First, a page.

The problem you're struggling with is one of the core issues addressed by David Allen's Getting Things Done.
Consider the to do list items
go to bank and
work on thesis. Assuming your banking task is fairly straightforward, this is a simple action. The second is a several-year endeavor. When most people look at a list like this their mind is drawn to the one that they know how to accomplish and that has a closer time horizon. Off to the bank!
GTD's advice is to abandon the to do list and replace it with a set of context lists. Most to-do lists contain an amorphous, incomplete list of things on your mind. In contrast, a context list contains actions: small, well-defined tasks that are roughly the same "size" as everything else on the list.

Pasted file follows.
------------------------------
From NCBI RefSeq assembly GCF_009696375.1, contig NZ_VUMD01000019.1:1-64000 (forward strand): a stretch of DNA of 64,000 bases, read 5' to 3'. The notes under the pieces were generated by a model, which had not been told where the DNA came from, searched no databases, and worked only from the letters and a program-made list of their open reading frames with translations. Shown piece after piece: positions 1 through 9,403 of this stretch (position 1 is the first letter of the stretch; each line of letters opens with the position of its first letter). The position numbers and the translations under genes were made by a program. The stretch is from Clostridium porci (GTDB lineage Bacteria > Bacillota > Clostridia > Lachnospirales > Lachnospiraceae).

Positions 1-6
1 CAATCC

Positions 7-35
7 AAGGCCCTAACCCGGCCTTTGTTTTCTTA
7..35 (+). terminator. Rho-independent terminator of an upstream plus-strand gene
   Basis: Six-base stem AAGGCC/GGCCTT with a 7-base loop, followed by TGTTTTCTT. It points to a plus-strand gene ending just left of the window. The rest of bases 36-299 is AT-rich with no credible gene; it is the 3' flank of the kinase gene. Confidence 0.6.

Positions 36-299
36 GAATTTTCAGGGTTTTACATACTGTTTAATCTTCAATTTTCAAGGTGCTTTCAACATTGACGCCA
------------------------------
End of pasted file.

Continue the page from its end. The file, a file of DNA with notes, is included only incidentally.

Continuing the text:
Perhaps more importantly, the items in a context list are defined by the context in which they become actionable. For example:
- the @home context list doesn't include filling out a work expense report that requires receipts in your office desk
- the @work list doesn't include a reminder to fold the laundry
So in your case,
Learn Spanish is a great project (GTD's name for any long-term goal that will require multiple actions to complete), but it's a crappy action. Action look like:
- "Research Spanish learning software on the internet", which could then go on an @web context list
- "See when the next Spanish I class is being offered at Valley Community College".
I find that when I'm struggling with a big "action" it's because it's not really an action but a big-ass project, and that the reason I'm struggling is either that I'm still on the fence about doing it at all or that I haven't put in the thought required to decompose my idea into actionable tasks.